-IF/FB 19% average from 93-97, 13% in '98 on (on average). It then averages 13% for the rest of his career. I'm not sure if this statistic is because the juice makes infield popups fly further, or because he figured out how to square the ball up better. My hunch is the later.

-RC+ 125 in '96. 159 in '98. From a great hitter to an insane one.

-ISO: '96 was .291, '97 was .229, and '98 was .339. His power exploded.

Not big jumps from previous career marks to post boom Sosa:

-BABIP: .329 ('94) .290, .293, .286, .321 ('98), .295, .363 ('00), .336, .302. His best years had the best BABIP, no surprise. But it's not like most of his BABIPs were outliers. There was a definite increase from pre '98 to post, but it's not as sharp as I'd expect. Keep in mind that HRs do not count as hits towards BABIP since technically they have left play.

-XBH% 11.7% in 96. 11.9% in '98. Another surprising stat that helps indicate that Sosa's 1998 might not have been PED infused. His doubles might have been leaving the park, but this figure clearly indicates that he already had extra base hit abilities.

-GB/FB: '96 .57, 97 .90, '98 .67, '99 .61. These numbers show part of Sosa's struggles in 1997. Too many ground balls, where he hits much less when he was on. the .04 difference between his solid '96 and great '99 is surprisingly small.

Overall, these metrics don't quite give us as clear circumstantial PED evidence as going from 36 home runs to 66. There's certainly an increase in most stats with Sammy's 1998, but most of these underlying numbers don't stand out as a suspicious spike as the extra 30 home runs. Sammy maintains his innocence in using PEDs, and if you ignore the home runs, there just isn't quite the same smoking gun. But none the less, let's compare his rates from his 5 year HOF peak to his previous career best year of 1996. Here's where I will ding the stats for his assumptive guilt of juicing from 1998 to 2002.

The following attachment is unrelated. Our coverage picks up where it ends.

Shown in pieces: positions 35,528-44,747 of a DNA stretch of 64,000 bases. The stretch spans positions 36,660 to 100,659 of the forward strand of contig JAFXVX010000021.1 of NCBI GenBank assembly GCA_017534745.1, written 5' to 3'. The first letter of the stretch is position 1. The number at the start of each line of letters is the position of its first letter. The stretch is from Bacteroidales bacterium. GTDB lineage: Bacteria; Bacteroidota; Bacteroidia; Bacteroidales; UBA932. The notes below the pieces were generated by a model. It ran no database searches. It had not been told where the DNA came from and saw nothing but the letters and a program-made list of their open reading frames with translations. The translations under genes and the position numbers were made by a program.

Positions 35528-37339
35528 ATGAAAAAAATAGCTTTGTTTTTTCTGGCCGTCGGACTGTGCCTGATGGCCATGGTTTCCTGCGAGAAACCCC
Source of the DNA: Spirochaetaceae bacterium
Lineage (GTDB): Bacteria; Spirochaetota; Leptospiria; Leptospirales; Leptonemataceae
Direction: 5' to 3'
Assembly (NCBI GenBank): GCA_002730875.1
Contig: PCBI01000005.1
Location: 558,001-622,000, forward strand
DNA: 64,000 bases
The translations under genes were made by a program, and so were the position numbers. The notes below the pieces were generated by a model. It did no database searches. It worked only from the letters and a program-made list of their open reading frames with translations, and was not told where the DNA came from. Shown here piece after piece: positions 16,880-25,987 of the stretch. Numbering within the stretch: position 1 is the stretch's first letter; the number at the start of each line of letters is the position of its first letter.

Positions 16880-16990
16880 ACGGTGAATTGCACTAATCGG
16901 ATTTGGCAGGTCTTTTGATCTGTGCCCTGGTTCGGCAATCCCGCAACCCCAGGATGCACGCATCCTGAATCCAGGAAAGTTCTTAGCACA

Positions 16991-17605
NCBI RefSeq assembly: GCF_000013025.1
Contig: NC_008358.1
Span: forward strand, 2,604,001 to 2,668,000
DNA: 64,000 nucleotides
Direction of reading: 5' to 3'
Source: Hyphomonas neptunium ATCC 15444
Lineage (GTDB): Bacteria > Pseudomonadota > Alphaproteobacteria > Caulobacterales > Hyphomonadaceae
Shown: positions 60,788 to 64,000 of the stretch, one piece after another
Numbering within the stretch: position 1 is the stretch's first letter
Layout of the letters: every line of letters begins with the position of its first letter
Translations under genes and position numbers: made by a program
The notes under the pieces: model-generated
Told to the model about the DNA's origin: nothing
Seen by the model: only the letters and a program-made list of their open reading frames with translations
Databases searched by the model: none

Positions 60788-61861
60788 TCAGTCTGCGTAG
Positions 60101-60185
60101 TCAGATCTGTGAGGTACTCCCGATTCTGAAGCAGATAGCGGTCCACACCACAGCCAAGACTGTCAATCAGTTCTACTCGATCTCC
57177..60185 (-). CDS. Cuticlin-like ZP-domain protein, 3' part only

HR rate:

Maintaining Sosa's '96 rate of 12.5 AB per home run, his HRs per season drop like this by multiplying the '96 rate for his ABs for the 5 year peak:

98: 66->51

99: 63->50

00: 50->48

01: 64->46

02: 49->44

Overall, he loses 53 Home Runs for a grand total of 556. 9th all time to 15th (assuming nobody else gets dinged).


In 1996, he needed 5 ABs for an RBI. Apply that same rate to his peak and we get:

98: 158->128





Overall, down 113 RBI, From 1,667 and 31st overall to 1,554 and 47th. Once again assuming we don't ding anybody else.


In 1996, Sosa scored 84 runs in 498 ABs, or a 5.92 ABs to R ratio:

98: 134->109

99: 114->106

00: 106->102

01: 146->97

02: 122->87

Overall down 121 R, 78th with 1475 to 1,354 and tied for 110th.

Overall, Sammy loses basically a full year's worth of production. 53 HRs, 113 RBI and 121 R. Honestly, It's a bit less than I would have assumed. Most of his career counting stats maintain their HOF worthiness.

Not that my ideas are foolproof. If Sammy is hitting less home runs, perhaps he won't be walked as much, which will affect the stats per AB approach I took. Maybe Sammy juiced before 1998. Maybe he figured out how to drive the ball that year. Maybe he learned to lay off more junk. Maybe he matured in his approach. Maybe he laid off the juice in '97. We'll never know. But by this examination, Sammy Sosa's 1998-2002 peak does not appear to be as big of an outlier as the home run jump indicates. He certainly got better, but most of his stats are reasonably close to how his career was shaping up to be.

Just to put it in perspective, here's a list of Sosa's percentage increase from '96 to '98 on 3 key stats:

HR% 1.6%, BB% 3.7%, HR/FB 5.2%.

Here's Javy Baez for the same stats from '16 to '18, as he matured from a free swinger into an MVP candidate.

HR% 2.2%, BB% 1.2% HR/FB 6.5%

We've seen other players in the post steroid era have larger jumps in production than Sammy Sosa did. Perhaps I'll make a list someday. But for now, please understand my main point.

There is not clear cut statistical evidence that Sammy Sosa's incredible peak was because of steroids.